2 Peter 1:9 (NAS) “…For he who lacks these qualities is blind or short-sighted, having forgotten his purification from his former sins.”
Various people and teachers will have various opinions and advice about forgiveness. However, by Biblical revelation, not remembering appears to be the MAJOR reason for “kinking” the supernatural flow of forgiveness in our lives.
Are we each less in need of forgiveness than those we are judging and not forgiving? Really? Have we so quickly forgotten the great mercy God has shown us when we needed it?
To some who were confident of their own righteousness and looked down on everybody else, Jesus told this parable: Luke 18:9-14 (NIV) “Two men went up to the temple to pray, one a Pharisee and the other a tax collector. The Pharisee stood up and prayed about himself: ‘God, I thank you that I am not like other men–robbers, evildoers, adulterers–or even like this tax collector. I fast twice a week and give a tenth of all I get.’ But the tax collector stood at a distance. He would not even look up to heaven, but beat his breast and said, ‘God, have mercy on me, a sinner.’ I tell you that this man, rather than the other, went home justified before God…”
Matthew 5:21-22 (NIV) “You have heard that it was said to the people long ago, ‘Do not murder, and anyone who murders will be subject to judgment.’ But I tell you that anyone who is angry with his brother will be subject to judgment…”
Concerning God’s command for us to forgive, remember what was written in 1 Sam 16:7 (NIV) “…The Lord does not look at the things man looks at. Man looks at the outward appearance, but the Lord looks at the heart.”
Christian Forgiveness Has Two Parts: Willingness to be forgiven and willingness to forgive.
Over the last 20+ years, I have learned what forgiveness looks like.
The first thing I must always remember is true forgiveness always starts with me and the attitude of my heart. I cannot forgive others unless I am willing to allow others to forgive me. But how can I really do this?
Twice Paul tells Christians to examine themselves. In 1 Cor 11:28 concerning our attitudes towards others as we observe the Lord’s Supper in remembrance of all that Jesus unselfishly did for us in God’s forgiveness of our sin’s towards Him. The second place Paul commands Christians to examine themselves is in 2 Cor 13:5 so that we can know we are living as Jesus would have us live.
Before I ask forgiveness, I actually do look at myself as commanded:
- I get a journal. (a new one not an old one)
- In this book, I make three different sections with at least 30 pages between sections.
In the first section, I make six columns.
- The first column is “I am resentful at”
- The second column is “The cause of the resentment”
- The third column is “This effects my”
- The forth column is “What did I do”
- The fifth column is “Where am I to blame”
- The sixth column is “What is my wrong I caused”
In the second section, I make two columns.
- The first columns is “What am I afraid of?”
- The second column is “Have I honestly asked God to remove them?”
In the third section, I make five columns.
- The first column is “Where have I been selfish, dishonest, inconsiderate?”
- The second column is “Where have I aroused jealousy, suspicion, bitterness?”
- The third column is “All my relationships”
- The forth column is “Were my actions, words, attitudes selfish, self-seeking?”
- The fifth column is “What should I have done instead?”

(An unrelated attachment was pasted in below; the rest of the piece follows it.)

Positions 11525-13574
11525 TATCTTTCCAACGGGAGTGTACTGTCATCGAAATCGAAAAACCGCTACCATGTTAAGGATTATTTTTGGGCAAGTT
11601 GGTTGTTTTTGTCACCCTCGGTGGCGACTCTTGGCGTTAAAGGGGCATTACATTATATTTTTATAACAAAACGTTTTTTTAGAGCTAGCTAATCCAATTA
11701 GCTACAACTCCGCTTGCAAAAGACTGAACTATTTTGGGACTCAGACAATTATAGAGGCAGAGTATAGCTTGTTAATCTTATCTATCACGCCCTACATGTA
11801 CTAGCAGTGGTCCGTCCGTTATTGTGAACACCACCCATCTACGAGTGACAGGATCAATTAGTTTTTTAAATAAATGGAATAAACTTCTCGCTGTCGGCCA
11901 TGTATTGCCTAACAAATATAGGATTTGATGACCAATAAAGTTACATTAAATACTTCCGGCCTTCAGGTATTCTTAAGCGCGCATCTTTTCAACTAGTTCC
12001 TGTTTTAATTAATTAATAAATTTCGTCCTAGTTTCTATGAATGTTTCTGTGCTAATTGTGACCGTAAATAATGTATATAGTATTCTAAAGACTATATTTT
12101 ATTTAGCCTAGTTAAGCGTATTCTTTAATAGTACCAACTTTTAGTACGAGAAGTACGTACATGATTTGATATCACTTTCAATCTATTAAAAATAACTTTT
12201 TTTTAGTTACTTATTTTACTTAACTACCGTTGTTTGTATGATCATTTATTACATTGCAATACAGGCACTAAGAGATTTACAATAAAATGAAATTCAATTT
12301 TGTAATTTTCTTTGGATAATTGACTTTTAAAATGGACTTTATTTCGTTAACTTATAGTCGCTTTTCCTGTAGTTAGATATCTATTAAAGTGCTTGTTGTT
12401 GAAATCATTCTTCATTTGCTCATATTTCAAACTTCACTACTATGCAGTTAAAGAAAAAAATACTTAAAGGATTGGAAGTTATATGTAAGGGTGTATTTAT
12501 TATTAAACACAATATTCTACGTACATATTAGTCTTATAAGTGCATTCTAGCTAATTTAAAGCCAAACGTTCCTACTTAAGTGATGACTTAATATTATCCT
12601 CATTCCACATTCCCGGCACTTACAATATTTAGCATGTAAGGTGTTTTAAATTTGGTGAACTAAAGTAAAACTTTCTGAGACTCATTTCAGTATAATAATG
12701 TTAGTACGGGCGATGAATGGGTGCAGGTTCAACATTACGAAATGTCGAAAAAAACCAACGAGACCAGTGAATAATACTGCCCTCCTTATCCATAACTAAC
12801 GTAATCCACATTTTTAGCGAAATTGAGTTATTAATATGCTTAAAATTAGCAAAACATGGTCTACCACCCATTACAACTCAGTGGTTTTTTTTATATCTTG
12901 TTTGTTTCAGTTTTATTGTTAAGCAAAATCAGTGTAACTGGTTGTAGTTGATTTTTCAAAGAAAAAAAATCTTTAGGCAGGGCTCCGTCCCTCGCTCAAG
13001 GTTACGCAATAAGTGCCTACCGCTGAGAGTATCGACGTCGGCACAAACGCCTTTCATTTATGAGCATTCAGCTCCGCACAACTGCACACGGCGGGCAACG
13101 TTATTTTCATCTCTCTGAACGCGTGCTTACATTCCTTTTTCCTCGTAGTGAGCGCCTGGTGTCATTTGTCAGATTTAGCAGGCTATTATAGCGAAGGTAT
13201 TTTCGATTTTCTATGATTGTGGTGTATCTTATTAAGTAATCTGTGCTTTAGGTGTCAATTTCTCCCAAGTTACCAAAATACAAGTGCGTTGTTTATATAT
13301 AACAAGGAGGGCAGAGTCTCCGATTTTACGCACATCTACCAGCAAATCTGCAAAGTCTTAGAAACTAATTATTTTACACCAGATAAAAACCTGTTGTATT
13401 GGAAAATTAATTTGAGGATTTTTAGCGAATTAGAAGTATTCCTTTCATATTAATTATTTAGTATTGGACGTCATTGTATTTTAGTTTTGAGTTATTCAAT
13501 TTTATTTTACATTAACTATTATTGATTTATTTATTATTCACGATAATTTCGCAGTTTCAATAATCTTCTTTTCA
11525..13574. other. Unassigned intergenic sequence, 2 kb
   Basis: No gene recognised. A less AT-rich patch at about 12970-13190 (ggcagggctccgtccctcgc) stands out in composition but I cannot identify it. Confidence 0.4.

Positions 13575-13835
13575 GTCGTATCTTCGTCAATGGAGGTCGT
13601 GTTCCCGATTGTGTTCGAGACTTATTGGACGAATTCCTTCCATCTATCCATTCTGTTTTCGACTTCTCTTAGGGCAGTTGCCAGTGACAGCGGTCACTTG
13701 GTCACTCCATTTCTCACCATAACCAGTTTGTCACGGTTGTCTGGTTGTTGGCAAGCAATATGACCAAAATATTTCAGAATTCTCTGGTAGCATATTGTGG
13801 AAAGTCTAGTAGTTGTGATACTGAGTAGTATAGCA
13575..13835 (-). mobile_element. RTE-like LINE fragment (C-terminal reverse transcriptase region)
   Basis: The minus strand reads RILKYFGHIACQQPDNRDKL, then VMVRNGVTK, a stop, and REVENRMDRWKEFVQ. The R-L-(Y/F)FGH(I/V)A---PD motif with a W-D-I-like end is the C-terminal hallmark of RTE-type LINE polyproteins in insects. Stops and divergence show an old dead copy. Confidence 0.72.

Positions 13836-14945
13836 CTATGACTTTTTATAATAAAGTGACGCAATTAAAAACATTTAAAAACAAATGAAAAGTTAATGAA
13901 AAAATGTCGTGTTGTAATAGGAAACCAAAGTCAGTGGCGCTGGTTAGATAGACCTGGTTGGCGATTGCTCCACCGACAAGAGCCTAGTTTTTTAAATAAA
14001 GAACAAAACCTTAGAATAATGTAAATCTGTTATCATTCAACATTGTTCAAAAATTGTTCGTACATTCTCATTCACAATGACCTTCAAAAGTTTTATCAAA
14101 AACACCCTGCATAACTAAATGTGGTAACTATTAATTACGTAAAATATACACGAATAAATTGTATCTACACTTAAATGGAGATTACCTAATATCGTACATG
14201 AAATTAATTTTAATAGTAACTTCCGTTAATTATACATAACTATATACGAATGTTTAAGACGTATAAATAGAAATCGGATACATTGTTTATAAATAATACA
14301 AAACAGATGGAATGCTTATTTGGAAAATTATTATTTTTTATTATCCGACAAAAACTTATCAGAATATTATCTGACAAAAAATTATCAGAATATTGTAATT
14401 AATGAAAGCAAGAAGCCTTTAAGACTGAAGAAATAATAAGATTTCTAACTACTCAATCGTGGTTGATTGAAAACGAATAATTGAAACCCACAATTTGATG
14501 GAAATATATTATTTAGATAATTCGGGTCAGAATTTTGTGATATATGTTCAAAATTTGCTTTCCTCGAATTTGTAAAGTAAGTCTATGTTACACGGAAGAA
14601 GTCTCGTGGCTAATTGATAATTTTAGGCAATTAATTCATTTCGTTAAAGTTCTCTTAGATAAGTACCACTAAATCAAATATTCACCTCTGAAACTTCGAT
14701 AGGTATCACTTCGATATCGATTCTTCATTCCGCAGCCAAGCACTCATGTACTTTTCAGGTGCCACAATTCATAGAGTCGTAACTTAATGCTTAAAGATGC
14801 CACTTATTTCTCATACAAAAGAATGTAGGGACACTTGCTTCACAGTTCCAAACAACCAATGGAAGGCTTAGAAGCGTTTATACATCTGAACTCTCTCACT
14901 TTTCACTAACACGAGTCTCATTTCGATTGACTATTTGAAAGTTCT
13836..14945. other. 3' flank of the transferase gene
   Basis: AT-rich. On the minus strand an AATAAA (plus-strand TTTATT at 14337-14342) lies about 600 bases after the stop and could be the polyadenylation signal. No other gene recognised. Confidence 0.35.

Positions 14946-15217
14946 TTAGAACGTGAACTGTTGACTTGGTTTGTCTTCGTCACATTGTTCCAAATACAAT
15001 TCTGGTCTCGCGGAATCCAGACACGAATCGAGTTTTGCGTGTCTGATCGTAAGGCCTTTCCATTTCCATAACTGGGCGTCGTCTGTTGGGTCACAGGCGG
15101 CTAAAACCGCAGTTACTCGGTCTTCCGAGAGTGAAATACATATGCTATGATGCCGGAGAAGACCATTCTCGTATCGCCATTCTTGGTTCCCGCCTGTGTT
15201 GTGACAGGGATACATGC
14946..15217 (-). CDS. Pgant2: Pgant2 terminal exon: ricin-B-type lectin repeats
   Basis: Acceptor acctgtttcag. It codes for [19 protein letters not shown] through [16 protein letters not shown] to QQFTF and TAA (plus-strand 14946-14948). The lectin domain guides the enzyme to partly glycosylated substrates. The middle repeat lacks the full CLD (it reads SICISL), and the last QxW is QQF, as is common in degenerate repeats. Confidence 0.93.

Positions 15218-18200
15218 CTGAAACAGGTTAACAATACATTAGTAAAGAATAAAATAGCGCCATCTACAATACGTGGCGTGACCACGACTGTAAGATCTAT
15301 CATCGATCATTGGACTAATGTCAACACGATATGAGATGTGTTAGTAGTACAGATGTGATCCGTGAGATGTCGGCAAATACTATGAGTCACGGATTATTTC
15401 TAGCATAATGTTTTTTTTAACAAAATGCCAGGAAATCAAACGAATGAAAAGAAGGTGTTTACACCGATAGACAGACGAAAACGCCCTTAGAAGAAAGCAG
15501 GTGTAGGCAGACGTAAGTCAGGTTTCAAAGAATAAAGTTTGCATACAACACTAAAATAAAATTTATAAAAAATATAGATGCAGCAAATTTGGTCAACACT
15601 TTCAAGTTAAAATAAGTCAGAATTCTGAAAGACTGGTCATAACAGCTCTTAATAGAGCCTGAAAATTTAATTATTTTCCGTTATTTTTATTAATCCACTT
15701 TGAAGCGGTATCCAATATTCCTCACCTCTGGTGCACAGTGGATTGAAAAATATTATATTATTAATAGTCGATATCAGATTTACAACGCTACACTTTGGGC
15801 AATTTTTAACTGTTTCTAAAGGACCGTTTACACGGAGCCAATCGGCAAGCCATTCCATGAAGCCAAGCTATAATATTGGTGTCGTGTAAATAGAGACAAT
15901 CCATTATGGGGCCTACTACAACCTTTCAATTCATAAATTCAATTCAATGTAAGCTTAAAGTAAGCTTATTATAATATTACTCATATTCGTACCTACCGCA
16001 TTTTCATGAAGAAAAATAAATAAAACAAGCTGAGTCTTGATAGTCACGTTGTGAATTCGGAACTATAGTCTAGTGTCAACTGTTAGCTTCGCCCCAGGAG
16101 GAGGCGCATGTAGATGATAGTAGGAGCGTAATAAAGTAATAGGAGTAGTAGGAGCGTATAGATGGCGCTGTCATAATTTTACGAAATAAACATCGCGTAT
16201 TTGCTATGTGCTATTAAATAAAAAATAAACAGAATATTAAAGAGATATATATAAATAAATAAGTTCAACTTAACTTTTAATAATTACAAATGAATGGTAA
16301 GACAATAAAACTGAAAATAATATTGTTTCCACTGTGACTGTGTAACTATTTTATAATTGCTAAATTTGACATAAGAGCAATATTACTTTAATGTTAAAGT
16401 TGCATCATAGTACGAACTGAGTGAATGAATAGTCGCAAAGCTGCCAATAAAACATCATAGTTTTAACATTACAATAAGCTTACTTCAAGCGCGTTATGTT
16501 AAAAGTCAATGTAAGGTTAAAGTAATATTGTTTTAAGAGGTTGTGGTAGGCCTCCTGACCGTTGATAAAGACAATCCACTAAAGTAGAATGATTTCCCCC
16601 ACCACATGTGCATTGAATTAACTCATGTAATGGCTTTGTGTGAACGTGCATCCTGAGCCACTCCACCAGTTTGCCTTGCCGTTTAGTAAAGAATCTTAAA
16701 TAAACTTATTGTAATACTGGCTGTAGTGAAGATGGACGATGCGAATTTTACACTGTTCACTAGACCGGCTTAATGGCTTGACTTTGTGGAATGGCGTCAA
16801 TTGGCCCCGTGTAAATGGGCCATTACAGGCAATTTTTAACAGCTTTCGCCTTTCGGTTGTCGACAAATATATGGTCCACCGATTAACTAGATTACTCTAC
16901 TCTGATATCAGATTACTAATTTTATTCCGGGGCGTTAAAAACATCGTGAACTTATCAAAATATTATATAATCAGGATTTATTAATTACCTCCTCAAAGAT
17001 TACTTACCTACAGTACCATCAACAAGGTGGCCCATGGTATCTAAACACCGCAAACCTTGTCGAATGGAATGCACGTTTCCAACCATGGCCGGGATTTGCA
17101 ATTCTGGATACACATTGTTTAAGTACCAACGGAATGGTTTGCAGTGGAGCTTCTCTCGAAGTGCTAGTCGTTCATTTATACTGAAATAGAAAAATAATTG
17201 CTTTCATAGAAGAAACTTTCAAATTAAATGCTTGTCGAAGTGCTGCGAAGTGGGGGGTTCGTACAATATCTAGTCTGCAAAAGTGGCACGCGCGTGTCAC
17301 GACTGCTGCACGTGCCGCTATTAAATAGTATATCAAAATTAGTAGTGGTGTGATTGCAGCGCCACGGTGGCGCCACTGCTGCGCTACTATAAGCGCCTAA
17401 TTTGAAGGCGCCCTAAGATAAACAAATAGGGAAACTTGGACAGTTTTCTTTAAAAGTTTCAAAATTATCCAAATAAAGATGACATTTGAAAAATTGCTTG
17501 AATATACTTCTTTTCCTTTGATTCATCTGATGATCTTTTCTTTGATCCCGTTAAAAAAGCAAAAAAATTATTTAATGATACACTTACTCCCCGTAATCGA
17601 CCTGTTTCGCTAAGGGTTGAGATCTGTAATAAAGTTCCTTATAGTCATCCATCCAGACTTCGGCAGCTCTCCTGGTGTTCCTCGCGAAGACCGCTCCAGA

These three reviews of self are vital to making a proper positive amends for forgiveness. These reviews of self absolutely must be made with an honest heart. Without first doing these self-appraisals, more harm is almost always done when seeking to make amends and asking for forgiveness.
Before I set out to make any amends to anyone, I review my part in the situation. I normally share my personal inventory with another person who has experience in this VITAL step of putting life back together. To not review my entire list with another person before making amends is just another act of selfishness and is not an honest attempt at setting things right.
The purpose of this independent review is to ensure nothing has been left out and the correct request for forgiveness will be made.
I must always remember, it was my self-will and my own thinking that got me into the trouble in the first place. A self-directed mind cannot heal a self-directed mind.
Once the review with another person is completed, we two ask God together to mold my ideals and help me live up to them in the future as I now can honestly set out to make a honest and proper amends for forgiveness.
One last point that is vital to understand. The response of the person whom I make amends is not important. Time will heal them of their resentments towards me as they see by my future actions and future words that I was honest with them at the time I made my (face to face) amends for forgiveness. It is not reasonable to expect people to be 100% forgiving at the very moment the amends is made even if they say they accept the amends or not.
How I forgive and forget:
Before I accept amends for forgiveness, I actually do the following:
I listen to the person seeking forgiveness. I hear what they have to say.
Are they trying to divert blame? Are they justifying their conduct? Are they sincere?
If a person is sincere then they will not attempt to divert blame.
If a person is sincere then they will address only their part of the wrong and request forgiveness without justification for their actions.
I always try to remember that God through Jesus offered free forgiveness to me long before I could see in my heart that I was in need of His forgiveness.
Then I pray that God will open my heart to forgive and forget even if I do not believe 100% the amends being offered at that time. I actively try my best to obey God and forgive and leave the results up to God.
I would like to leave with one final thought. Paul advised the early Christians to; “Bear with each other and forgive whatever grievances you may have against one another. Forgive as the Lord forgave you.” Colossians 3:13 (NIV)
Guy Lewis, Payson, Arizona
October 23, 2010